There isn’t a great deal of artificiality in Greece. The food is farm to table, the people are nothing if not up front and ‘exo kardia’ (what you see is what you get), nature is pristine and looked after and the history, although embellished at times, provides an accurate portrayal of a nation oozing good vibes. There is an inherent quality of real-ness in Greece which makes the notion of artificiality altogether peculiar. Artificial is certainly not synonymous with Greece, thus the otherwise lovely lake Doxa goes rather unnoticed in these parts of the world. Save for a few school trips and romantic love-ins by couples, the people in the village of Feneos, in the Peloponnese, don’t really get that many visitors. And it’s a shame, as Lake Doxa is anything but a mirage. Its real affordable, it’s real pretty and merely two hours from Athens, its real close.
So what are we looking at? An artificial lake in the western Corinthia prefecture created in the mid 90’s by diverting water from the homonymous river Doxa on to a plateau at an elevation of 900 meters. Crops were getting flooded every season and so the decision was made; Lake Doxa was called into existence. Flanked by pine and fir trees and mount Helmos peeking over in the distance, one half expects to hear cowbells and yodels with men in lederhosen clanging massive jugs of beer. Such is the illusion that even the cabins one can rent out have a distinct rustic feel to them, as if stuck in a Bavarian time warp. Cozy stuff, without doubt.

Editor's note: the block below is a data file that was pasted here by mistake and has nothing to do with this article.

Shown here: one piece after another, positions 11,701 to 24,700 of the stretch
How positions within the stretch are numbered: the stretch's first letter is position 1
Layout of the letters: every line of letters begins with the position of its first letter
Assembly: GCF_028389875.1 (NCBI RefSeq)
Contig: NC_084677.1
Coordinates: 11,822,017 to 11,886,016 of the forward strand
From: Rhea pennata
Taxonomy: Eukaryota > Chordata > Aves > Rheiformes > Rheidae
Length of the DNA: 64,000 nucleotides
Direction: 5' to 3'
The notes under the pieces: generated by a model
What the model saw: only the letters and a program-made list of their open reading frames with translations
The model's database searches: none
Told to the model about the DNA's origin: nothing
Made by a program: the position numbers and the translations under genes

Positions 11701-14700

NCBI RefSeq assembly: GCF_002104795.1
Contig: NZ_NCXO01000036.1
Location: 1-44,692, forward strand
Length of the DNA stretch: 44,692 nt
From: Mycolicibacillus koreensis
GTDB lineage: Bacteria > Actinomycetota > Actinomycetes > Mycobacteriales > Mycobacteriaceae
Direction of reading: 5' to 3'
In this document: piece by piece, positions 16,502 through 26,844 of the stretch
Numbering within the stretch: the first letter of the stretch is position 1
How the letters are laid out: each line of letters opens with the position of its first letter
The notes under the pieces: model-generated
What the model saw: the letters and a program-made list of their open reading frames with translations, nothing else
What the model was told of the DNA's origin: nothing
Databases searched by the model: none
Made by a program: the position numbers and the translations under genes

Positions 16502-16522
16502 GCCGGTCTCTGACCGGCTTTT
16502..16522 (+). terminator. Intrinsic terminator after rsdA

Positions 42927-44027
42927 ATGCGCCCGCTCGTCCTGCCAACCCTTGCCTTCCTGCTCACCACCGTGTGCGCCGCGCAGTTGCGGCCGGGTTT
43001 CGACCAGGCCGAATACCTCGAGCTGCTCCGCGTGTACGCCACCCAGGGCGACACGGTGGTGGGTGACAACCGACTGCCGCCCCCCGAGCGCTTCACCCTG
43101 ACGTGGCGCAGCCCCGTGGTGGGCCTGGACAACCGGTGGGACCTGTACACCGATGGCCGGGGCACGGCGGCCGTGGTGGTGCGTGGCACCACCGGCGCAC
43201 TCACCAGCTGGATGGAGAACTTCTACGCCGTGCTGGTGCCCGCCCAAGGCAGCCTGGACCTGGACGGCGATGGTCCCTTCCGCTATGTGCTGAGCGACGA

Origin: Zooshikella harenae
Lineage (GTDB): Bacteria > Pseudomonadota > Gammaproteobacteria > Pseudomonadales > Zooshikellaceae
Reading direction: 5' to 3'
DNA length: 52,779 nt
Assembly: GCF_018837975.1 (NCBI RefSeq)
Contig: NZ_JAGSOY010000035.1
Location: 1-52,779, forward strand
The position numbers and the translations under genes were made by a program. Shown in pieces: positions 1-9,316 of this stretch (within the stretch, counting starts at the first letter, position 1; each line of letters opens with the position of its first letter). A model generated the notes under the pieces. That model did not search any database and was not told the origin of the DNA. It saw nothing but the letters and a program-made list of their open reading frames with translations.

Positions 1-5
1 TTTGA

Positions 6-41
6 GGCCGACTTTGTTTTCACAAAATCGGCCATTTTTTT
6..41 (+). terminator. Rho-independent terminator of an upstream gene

The paramnesia really sets in, however, upon close inspection of the lake, where one solitary monastery appears out of the water as if by magic: the church of Agios Fanurios. Guided tours are available to go and admire its iconostas and walk around the tiny islet. Other activities include kayaking around the lake or simply just diving in. There are extensive walking trails around the lake and venture further, one can hit a few wineries on the Peloponnesian wine country trail, and maybe even stumble upon a few castles and monasteries, too.
The whole area is dotted with alpine magic and Mediterranean coastal allure. Devoid of mass infrastructure, and imbued with a fierce sense of individuality, this Peloponnesian bling is worth it’s weight in gold.